Under PLRA, prisoners cannot file a lawsuit in federal court until they have met the “exhaustion” requirement:
“No action shall be brought with respect to prison conditions under section 1983 of this title, or any other Federal law, by a prisoner confined in any jail, prison, or other correctional facility until such administrative remedies as are available are exhausted.”
Broken down in plain talk:
The PLRA must be followed no matter where you are. It doesn’t matter if you’re in federal prison or the county jail.
“Administrative remedies” are the rules established by the correction facility for making a complaint. The correctional facility can make the inmate grievance or complaint procedures as complicated as they want. Remedy is another word for resolution, or fix for a problem.
“Exhausted” means the inmate must first try to get their issue resolved by following every single administrative rule set by the facility before the inmate can file a lawsuit.
The phrase “remedies as are available” can be helpful to injured prisoners if they can show that the facility rules are too complicated or too difficult to follow. In other words, a remedy is not available to a prisoner if the rules for the remedy are impossible to follow.
Qualified Immunity for Correctional Center Employees
Qualified immunity protects state and federal employees from damages for civil liability so long as they did not violate a prisoner’s “clearly established” statutory or constitutional rights.
Employees of privately-run prisons and jails don’t enjoy the same immunity as government employees. Talk to a personal injury attorney about your injury claim against a private facility.
Protected employees include law enforcement officers and correctional facility guards. Immunity allows guards and other correctional facility workers to do their jobs without fear of being sued by inmates who might get hurt.
The prison guard who injured you can claim immunity unless you can prove:
- The law governing the guard’s conduct was clearly established.
- Under that law, any reasonable guard would know that conduct was illegal.
For example, if an inmate refused to return to his cell and the guard roughly shoved him into the cell and slammed the cell door, the guard is probably immune to injury claims if the inmate fell against the sink and broke his nose when he was shoved. No clear law prohibits forcing a prisoner into their cell.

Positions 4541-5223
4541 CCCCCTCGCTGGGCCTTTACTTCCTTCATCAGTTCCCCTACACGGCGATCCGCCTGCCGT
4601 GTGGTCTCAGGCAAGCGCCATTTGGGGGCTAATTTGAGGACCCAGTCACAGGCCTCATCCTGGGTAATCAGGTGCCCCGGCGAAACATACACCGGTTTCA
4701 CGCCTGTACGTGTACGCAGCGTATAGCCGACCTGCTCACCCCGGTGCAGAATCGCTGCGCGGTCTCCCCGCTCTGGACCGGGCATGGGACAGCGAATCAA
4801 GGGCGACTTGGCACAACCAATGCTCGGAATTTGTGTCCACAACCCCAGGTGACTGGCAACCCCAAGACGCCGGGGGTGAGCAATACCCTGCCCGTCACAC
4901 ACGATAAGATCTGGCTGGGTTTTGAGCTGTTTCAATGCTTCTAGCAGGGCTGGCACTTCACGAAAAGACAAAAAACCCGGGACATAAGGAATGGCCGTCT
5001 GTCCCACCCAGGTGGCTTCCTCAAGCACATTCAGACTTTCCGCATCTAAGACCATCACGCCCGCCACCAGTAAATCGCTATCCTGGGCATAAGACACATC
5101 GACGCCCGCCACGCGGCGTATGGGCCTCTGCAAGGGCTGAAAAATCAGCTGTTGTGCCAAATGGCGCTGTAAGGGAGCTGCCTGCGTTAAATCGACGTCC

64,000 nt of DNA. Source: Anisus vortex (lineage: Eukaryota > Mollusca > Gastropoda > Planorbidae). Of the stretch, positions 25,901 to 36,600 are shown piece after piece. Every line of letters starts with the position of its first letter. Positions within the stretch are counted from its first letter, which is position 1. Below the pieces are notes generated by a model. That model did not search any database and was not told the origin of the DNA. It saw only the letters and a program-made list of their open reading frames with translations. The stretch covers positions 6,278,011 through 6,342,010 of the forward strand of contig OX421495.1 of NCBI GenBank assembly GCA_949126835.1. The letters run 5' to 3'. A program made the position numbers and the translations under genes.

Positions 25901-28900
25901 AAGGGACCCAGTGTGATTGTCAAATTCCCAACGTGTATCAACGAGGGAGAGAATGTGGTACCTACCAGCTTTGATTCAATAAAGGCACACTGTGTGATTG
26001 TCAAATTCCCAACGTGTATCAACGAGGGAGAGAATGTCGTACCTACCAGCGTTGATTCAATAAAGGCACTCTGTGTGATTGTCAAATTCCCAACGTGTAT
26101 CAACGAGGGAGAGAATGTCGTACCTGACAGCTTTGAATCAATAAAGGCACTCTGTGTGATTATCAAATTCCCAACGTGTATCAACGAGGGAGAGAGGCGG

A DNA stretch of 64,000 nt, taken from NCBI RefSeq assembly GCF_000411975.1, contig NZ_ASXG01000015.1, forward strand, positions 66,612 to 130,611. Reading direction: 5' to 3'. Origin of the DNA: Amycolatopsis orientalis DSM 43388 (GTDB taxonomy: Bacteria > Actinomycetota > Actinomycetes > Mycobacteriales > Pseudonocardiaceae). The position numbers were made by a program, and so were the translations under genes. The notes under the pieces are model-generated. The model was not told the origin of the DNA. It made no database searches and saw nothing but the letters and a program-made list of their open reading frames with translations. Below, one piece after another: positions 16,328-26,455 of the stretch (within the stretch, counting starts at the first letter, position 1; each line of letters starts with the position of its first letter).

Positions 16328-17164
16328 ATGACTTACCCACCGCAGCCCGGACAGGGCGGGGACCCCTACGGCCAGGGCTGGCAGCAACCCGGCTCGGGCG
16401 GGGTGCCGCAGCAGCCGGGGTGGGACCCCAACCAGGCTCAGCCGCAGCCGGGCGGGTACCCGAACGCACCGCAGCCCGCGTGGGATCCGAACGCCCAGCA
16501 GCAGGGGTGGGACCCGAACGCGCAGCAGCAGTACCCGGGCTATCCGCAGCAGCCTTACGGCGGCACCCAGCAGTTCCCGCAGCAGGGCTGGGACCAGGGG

The Federal Tort Claims Act (FTCA)
Unlike private citizens who can file an injury claim directly with a negligent party’s insurance company, inmates must file their claims using federal tort claim procedures. Although qualified immunity protects federal prison authorities, the immunity can be challenged when it comes to prison inmate injuries caused by negligence.
To begin your injury claim, you must file a Standard Form 95. This form serves as your notice of claim or notice of intent to seek damages from the federal government for your injuries. If you’ve been hurt while in a federal prison or holding facility, you have two years from the date of your injury to file your claim.
The Department of Justice (DOJ) must respond to a prison inmate’s injury claim. If the DOJ accepts your claim for damages, you get paid. If the DOJ denies your claim, you have six months to hire an attorney and file a lawsuit.
The six-month period begins on the day the department officially denies your claim, not from the date of your injury. The forms for your lawsuit are in the prison library. The FTCA is only available to inmates of federal prisons.
Section 1083 of the Civil Rights Act
Unlike federal inmates, injured state, city, and county inmates have narrower choices. Each state has its own tort claims process. Unfortunately, most states retain immunity from prisoner complaints of neglect and injury.
State penitentiary and county jail inmates can pursue their injury complaints under Section 1083 of the Civil Rights Act, to the extent their injuries are related to violation of their civil rights.
The Eighth Amendment to the Constitution
The Eighth Amendment to the Constitution of the United States prohibits “cruel and unusual punishment.” This significant amendment and subsequent case law provide many important protections for prisoners in federal, state, and municipal correction facilities.
Prisoners have the right to expect protection from:
- Excessive force and physical brutality
- Rape and other forms of sexual assault
- Unsafe conditions, such as lack of security or overcrowding
- Unhealthy conditions, particularly involving shelter, food, hygiene, and medical care
Prison Rape Elimination Act
Congress passed the Prison Rape Elimination Act (PREA) in 2003 with bi-partisan support. The act is intended to: